We live in a time that is obscenely tough on crime compared to years past. It is considered the “tough on crime era”. Most of the prisoners we have locked up in jail are drug offenders. Most people agree that people locked up because of drugs make up too much of our correctional system. Judges need to be able to have more discretion when it comes to these charges, so they can sentence these men and women more fairly, depending on the circumstances. A lot of these men become incarcerated for much too long, some even longer than violent offenses, which is outrageous. Many try to think of solutions to these problems but it is not an easy answer. Build a bigger facility or reduce the jails population is the question Oklahoma is facing right now.
The United States has the world's highest incarceration rate. With five percent of the world's population, our country houses nearly twenty-five percent of the world's reported prisoners. Currently there are approximately two million people in American prisons or jails. Since 1984 the prison population for drug offenders has risen from ten percent to now over thirty percent of the total prison population. Federal prisons were estimated to hold 179,204 sentenced inmates in 2007; 95,446 for drug offenses. State prisons held a total of 1,296,700 inmates in 2005; 253,300 for drug offenses. Sixty percent of the drug offenders in prisons are nonviolent and were purely in prison because of drug offenses (Drug War Facts). The question then arises,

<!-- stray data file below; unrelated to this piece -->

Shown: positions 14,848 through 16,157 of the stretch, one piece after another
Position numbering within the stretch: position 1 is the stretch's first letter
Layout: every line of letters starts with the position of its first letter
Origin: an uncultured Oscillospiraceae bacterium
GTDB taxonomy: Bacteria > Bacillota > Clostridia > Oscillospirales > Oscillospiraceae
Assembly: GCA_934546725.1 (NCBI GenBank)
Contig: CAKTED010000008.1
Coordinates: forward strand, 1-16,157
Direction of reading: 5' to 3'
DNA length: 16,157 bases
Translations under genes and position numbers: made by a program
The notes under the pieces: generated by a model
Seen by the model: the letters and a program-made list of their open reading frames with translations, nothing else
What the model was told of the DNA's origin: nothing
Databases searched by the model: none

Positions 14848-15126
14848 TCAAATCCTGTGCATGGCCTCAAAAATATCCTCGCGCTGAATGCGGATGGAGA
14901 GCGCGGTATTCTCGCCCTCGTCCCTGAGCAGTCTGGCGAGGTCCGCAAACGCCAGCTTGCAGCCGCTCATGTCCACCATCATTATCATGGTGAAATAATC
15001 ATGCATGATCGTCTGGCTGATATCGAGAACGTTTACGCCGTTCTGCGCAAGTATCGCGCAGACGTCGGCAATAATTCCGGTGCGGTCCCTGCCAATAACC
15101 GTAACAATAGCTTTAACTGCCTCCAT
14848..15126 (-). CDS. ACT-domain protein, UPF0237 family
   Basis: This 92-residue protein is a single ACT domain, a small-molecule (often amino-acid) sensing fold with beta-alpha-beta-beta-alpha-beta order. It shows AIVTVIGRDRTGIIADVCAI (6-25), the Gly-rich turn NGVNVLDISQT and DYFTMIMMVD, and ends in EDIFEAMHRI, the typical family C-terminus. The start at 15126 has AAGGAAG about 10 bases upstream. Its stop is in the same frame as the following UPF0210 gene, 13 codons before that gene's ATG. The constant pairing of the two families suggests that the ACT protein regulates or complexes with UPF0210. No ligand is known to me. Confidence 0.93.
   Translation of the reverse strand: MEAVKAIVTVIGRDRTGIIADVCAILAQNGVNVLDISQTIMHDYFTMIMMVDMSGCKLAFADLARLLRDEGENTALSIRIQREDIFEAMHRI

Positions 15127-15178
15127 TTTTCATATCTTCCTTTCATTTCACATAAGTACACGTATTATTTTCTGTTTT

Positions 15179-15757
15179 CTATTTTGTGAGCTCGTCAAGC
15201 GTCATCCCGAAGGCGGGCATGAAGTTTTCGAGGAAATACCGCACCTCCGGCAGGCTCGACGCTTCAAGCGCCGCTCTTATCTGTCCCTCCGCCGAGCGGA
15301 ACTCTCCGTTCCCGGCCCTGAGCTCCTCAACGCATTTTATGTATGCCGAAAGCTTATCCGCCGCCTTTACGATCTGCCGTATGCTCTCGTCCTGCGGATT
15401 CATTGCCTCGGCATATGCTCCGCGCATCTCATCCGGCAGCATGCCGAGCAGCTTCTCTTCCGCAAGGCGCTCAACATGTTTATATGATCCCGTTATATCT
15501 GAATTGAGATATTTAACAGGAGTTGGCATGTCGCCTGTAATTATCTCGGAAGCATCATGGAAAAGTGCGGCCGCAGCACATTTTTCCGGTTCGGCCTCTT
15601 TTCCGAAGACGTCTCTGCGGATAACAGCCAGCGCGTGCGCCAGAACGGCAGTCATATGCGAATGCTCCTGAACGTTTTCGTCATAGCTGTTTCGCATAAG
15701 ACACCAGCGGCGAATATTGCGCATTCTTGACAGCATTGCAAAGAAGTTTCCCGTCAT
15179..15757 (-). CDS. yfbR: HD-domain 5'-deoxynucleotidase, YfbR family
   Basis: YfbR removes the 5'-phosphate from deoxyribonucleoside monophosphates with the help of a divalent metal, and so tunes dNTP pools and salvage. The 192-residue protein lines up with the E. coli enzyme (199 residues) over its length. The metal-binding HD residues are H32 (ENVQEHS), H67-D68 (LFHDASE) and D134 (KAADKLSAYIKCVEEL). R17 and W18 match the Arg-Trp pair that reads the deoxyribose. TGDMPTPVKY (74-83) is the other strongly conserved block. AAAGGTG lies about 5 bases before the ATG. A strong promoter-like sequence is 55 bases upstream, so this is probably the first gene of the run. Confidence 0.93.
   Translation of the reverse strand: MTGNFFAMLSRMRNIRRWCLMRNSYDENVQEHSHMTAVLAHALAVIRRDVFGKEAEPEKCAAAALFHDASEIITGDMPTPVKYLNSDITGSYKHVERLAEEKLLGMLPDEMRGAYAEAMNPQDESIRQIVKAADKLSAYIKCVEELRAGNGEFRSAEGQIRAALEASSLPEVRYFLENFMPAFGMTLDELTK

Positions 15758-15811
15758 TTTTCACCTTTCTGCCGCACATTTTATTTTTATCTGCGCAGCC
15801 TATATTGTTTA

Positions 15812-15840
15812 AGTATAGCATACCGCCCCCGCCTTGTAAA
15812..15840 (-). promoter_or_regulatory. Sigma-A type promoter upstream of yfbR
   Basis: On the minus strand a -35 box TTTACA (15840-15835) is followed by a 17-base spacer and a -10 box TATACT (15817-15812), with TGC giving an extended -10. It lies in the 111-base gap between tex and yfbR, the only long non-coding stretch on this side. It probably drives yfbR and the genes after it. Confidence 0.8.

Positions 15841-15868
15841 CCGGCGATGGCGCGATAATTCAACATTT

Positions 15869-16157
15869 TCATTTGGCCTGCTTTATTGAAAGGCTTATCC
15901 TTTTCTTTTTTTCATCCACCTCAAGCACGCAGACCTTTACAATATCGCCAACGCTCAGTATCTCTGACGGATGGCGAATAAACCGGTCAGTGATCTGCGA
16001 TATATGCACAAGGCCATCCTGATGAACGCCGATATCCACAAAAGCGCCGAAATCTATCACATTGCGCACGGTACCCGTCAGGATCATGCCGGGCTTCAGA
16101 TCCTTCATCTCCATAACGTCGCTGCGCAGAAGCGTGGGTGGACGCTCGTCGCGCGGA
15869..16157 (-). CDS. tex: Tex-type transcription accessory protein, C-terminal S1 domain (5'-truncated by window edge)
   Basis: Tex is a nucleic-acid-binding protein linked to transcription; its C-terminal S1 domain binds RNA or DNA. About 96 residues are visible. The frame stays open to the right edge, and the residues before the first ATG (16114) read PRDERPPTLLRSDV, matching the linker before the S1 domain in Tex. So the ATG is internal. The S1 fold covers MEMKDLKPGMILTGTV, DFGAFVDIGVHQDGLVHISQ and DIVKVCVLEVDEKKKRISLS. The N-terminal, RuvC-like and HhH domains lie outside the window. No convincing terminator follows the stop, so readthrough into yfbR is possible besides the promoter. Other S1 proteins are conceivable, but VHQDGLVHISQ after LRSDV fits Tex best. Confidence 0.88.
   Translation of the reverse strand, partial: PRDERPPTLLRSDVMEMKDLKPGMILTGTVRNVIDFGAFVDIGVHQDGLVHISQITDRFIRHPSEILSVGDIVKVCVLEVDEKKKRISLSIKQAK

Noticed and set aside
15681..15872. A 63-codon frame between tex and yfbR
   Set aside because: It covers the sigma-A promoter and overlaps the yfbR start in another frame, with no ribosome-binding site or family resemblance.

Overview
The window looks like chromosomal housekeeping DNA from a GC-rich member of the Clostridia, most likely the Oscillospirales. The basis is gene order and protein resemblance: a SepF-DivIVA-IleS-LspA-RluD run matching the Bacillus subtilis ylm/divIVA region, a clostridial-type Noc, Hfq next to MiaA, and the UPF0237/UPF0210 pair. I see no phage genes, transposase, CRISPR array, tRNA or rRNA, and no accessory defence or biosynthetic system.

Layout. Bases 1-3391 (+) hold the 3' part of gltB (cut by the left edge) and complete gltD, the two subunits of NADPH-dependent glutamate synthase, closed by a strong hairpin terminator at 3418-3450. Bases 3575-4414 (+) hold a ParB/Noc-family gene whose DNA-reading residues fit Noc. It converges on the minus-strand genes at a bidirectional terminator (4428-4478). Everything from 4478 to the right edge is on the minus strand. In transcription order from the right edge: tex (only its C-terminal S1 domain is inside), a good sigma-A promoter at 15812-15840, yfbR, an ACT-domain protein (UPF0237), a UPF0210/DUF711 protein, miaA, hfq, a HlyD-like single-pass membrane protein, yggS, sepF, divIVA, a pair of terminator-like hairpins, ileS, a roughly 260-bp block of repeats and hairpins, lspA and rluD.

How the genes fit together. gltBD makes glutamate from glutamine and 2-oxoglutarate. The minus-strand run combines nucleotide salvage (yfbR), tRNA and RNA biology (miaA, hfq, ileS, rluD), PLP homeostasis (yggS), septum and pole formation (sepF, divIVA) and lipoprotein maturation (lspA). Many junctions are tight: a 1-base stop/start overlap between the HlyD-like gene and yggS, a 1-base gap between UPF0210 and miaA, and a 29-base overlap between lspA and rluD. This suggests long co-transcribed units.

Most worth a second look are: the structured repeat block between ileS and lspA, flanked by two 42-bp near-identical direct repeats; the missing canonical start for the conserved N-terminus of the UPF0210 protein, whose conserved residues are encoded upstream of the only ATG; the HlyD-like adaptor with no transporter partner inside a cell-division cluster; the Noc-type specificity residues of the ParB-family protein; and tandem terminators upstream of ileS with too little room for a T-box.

The authors confirm that there exists evidence supporting the fact that many criminal justice processes are unfair and could be described as biased, subjective, inequitable, serving financial morals and grows out of the criminal law. They also conclude from the study that the myth on the criminal justice system being fair is not true from the law making department down to the correctional department.
The importance of criminal justice system in our society goes without verbally expressing. If you take a glance around without those systems in place crime rates would be at an all-time high. Applied to society, criminal justice is the system that guarantees fairness and equal treatment to any underneath its guidance. The agencies directly or indirectly associated with the criminal justice system have an effect on everything that transpires in our everyday lives. Law enforcement ascertains that laws are being obeyed; judges